Syracuse Basketball: Predictions for Orange's Team Awards
As the Syracuse basketball team gears up for its first season in the ACC, fan excitement is growing for a team that has a heap of potential.
The Orange have two more exhibition games to play after a four-game tour through Canada earlier in the summer, and then the season tips off for real on November 8 against Cornell.
With mere weeks until they jump it up, let's put our prediction pants on and hand out some team awards.
Most Valuable Player: C.J. Fair
Even though we went against the grain with our prediction for the team's most impactful returner, it is impossible to name anyone other than C.J. Fair as this team's most valuable player. The smooth-shooting southpaw was last year's leading scorer and rebounder (14.5 PPG, 7.0 RPG). He also paced the squad in minutes played with almost 35 per contest.
This year, Fair will be the unquestioned leader on the floor and in the locker room. If the team needs a bucket in a big spot, expect Jim Boeheim to call Fair's number. Fair's stats have improved in each of his seasons at Syracuse, and if that trend continues, he could make a strong case to be the Player of the Year in the ACC.
Defensive Player of the Year: Baye Moussa Keita
Just look at that intensity. Who is going to want to drive into the paint with this guy lurking underneath? This competitive spirit gives Baye Keita the slight edge over Rakeem Christmas and his more laid-back approach to the game. Keita is also the team's only senior besides Fair, so he is the most experienced man as the anchor of the 2-3 zone.
Even though Keita isn't projected to start, he played a lot of crunch time minutes in Syracuse's run to the Final Four last year. He logged 31 minutes against Indiana, 24 against California, 19 against Marquette and 17 against Michigan. His 1.2 blocks per game were second only to Christmas' 1.8, but he earned those minutes in the big dance for his defensive presence and ferocity. Look for Boeheim to turn to Keita throughout the season if he needs his defense to tighten the screws a bit.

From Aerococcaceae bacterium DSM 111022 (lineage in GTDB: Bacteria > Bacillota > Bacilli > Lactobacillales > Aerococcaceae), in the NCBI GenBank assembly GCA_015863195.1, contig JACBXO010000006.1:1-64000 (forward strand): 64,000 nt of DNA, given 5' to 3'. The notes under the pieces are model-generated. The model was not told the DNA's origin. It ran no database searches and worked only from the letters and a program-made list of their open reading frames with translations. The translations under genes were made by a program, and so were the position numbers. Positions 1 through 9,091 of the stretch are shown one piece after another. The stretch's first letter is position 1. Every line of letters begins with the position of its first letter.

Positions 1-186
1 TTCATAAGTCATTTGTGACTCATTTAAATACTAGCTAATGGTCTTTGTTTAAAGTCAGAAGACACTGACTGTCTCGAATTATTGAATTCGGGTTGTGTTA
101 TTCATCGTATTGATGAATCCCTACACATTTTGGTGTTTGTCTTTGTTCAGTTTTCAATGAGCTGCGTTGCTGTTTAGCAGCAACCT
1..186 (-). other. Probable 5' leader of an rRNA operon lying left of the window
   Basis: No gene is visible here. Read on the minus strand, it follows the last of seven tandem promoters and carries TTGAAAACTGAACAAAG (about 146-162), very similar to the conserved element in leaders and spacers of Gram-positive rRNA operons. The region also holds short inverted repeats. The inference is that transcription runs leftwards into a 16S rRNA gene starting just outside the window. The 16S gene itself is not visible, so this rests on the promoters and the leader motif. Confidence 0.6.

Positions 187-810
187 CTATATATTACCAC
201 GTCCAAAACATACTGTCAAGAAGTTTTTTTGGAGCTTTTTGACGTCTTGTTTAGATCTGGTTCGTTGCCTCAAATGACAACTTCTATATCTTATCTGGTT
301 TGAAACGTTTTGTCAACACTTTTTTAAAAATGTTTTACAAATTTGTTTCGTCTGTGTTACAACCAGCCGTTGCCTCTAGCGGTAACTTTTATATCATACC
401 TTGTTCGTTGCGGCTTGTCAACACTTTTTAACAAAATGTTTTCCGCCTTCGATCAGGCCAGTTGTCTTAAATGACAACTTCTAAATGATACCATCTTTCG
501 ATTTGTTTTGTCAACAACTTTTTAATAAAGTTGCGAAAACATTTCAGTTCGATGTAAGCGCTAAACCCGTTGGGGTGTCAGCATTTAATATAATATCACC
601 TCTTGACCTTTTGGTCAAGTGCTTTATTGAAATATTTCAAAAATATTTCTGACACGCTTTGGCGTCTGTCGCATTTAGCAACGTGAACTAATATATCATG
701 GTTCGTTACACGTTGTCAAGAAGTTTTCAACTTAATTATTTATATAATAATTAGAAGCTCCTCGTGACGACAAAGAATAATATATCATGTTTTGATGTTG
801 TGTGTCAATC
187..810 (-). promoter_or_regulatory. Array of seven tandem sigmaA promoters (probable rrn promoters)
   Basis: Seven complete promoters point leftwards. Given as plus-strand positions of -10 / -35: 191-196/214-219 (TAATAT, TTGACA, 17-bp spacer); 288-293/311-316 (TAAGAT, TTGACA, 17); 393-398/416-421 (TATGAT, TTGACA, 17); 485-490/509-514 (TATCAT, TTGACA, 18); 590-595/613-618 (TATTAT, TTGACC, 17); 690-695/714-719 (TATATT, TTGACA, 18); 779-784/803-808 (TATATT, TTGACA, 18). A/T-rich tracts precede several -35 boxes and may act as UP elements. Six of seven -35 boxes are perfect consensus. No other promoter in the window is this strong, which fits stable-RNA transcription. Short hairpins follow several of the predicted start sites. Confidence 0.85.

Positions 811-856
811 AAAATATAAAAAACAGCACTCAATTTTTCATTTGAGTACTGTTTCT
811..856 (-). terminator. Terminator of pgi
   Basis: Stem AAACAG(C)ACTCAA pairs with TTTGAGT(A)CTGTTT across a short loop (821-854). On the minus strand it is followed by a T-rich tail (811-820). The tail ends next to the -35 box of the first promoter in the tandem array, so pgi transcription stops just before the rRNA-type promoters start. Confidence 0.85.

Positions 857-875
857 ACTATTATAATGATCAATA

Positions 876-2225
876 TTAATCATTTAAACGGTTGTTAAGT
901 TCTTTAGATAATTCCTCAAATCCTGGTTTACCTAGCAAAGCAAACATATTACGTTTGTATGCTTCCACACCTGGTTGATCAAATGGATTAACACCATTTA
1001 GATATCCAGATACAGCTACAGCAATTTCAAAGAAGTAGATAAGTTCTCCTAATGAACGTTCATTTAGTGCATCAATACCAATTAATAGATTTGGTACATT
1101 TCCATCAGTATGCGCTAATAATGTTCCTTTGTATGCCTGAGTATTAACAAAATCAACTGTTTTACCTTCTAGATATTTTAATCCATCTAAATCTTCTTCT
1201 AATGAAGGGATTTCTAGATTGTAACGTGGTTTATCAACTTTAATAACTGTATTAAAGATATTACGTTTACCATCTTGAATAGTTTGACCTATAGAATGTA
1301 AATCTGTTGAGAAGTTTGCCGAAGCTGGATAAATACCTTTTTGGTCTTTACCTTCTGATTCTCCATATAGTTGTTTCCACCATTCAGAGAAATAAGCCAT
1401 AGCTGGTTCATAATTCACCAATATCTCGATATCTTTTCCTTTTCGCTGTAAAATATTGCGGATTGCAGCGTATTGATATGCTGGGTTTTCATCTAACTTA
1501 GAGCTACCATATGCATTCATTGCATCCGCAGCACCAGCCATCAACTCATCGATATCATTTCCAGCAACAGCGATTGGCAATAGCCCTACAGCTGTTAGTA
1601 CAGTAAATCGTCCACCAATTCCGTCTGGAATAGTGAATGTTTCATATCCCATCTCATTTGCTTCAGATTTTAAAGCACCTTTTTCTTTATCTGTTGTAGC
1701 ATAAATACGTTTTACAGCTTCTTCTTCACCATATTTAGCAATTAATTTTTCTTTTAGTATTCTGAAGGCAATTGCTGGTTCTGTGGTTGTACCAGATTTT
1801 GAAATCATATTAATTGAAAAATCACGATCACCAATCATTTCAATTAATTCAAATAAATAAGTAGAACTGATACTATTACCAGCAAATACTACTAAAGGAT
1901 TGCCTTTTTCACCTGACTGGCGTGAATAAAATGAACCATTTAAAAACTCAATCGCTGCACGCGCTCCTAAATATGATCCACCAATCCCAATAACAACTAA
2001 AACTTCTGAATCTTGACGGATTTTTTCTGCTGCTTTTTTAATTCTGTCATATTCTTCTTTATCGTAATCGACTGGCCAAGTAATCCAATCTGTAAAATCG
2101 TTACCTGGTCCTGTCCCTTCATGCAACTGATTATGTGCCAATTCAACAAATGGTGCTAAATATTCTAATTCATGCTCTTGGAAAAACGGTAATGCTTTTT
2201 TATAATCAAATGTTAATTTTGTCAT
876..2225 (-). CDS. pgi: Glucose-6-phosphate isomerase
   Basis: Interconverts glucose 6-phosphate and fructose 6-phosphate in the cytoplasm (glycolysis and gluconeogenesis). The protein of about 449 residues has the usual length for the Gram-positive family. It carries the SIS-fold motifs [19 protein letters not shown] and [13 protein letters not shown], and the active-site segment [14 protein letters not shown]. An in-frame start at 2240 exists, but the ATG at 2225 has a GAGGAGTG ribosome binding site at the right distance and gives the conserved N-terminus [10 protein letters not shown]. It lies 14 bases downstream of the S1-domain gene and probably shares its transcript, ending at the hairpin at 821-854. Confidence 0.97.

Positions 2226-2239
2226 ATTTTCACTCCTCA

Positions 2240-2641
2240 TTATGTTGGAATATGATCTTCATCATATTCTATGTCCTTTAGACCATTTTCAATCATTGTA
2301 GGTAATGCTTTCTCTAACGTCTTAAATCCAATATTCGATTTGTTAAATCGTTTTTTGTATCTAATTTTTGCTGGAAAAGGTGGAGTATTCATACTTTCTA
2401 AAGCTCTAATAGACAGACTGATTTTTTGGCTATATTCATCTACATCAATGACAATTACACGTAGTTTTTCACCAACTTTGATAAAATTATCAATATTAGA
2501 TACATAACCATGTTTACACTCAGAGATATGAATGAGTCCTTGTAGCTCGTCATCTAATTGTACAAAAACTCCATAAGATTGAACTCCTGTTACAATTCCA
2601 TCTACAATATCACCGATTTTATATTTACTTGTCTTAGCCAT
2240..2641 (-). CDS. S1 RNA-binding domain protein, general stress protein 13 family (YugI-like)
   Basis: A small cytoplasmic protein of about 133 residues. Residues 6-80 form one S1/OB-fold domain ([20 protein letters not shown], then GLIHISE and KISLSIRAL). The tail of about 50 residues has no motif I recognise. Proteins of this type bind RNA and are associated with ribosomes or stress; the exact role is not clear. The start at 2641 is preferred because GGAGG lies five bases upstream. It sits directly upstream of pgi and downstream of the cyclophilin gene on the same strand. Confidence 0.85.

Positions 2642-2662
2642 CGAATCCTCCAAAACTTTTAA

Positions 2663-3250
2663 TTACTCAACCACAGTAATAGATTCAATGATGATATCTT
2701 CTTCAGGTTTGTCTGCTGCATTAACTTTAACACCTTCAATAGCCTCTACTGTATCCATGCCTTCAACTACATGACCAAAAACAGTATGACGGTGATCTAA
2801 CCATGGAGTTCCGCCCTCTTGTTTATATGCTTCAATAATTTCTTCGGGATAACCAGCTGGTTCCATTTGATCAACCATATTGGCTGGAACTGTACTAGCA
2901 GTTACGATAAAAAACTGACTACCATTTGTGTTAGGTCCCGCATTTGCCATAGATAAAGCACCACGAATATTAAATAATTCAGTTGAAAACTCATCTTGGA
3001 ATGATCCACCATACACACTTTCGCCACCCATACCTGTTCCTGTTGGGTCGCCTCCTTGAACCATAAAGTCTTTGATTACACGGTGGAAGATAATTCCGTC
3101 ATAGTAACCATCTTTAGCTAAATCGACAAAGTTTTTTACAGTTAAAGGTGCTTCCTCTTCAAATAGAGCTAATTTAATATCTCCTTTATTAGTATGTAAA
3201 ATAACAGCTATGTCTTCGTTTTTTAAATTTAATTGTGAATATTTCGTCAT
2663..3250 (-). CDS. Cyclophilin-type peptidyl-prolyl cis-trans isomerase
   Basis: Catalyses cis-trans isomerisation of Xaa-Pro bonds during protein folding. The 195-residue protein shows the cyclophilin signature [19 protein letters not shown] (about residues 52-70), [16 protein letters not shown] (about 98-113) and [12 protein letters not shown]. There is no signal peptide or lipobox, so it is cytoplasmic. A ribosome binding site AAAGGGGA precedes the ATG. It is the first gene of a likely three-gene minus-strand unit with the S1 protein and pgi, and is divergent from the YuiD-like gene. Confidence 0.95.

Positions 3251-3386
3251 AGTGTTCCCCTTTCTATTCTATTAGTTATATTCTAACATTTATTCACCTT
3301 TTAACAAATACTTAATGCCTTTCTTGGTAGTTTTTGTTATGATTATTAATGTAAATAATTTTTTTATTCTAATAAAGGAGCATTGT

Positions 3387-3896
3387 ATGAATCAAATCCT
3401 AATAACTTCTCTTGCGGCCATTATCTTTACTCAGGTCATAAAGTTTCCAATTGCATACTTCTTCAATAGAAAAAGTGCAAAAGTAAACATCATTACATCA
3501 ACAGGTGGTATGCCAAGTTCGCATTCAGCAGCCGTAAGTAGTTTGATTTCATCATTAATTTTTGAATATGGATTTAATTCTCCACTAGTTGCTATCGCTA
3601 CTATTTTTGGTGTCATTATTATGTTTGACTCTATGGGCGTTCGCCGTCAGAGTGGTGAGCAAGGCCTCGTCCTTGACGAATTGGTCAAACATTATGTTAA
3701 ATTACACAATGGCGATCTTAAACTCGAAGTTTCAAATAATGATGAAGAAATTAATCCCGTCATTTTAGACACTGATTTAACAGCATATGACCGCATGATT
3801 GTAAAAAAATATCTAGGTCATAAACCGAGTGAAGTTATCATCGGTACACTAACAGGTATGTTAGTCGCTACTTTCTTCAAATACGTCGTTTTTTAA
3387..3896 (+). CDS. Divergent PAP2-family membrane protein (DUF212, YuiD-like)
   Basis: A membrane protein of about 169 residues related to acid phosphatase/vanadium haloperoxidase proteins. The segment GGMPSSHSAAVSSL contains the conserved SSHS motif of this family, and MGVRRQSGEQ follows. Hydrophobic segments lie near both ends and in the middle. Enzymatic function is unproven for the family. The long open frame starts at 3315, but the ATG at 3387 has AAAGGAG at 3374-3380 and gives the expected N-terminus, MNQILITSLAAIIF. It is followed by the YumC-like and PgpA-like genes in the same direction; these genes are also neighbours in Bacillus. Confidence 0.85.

Sixth Man of the Year: Jerami Grant
Like Dion Waiters before him, Jerami Grant is a starter who just happens to come off the bench for the Orange. Grant even wears the same jersey number that Waiters did. The numbers from Grant's freshman season don't jump off the page at you (3.9 PPG, 3.0 RPG) but his performance on the court impressed Orange Nation last year.
As a freshman, Grant was stuck behind Fair, James Southerland and Christmas in the forward rotation. When an academic issue sidelined Southerland in the middle of the season, Grant stepped in an performed admirably. In the six games Southerland was out, Grant averaged 9.8 points and 5.5 boards per game. He displayed tremendous athletic ability and a respectable shooting stroke (46.2 percent shooting on the season), and at 6'8" with a 7'2" wingspan, he was a valuable asset in the 2-3 zone that carried the team to the Final Four.
Grant has definitely earned his minutes this year, and with an increased role he will provide problems for teams trying to match up with all of Syracuse's length up front.
Most Improved Player: Rakeem Christmas
We've already covered how Rakeem Christmas is the guy that can take this team to the next level. After two years on campus, Christmas knows what he has to do to stay on the floor. This will be the year Christmas realizes his athletic edge over the competition.
Christmas went from 2.8 points and 2.9 rebounds in 11.5 minutes per game as a freshman to 5.1 points and 4.6 rebounds in 20.8 minutes as a sophomore. He also led the team last year with 1.8 blocks per game. If he starts to play with more intensity on both ends, Boeheim will play him more, and his numbers should continue to increase. Christmas' ceiling is high, and if he is willing to put in the work, he can live up to his mountain of potential.
Freshman of the Year: Tyler Ennis
Tyler Ennis earns this award somewhat by default, as he is the only frosh expected to have a meaningful role on the team. However, he had a good showing in the team's Canadian expedition. Ennis started all four games on the trip and averaged 10 points per game. Of course, the opponents weren't exactly Duke or North Carolina, but it is still an impressive performance in his first collegiate action.
As the team's only true point guard, expect Ennis to get the bulk of the minutes at the position. It will be a trial by fire for the kid, but by the end of the season he, as well as the team, will be battle-tested and ready to make another deep run in the NCAA Tournament.
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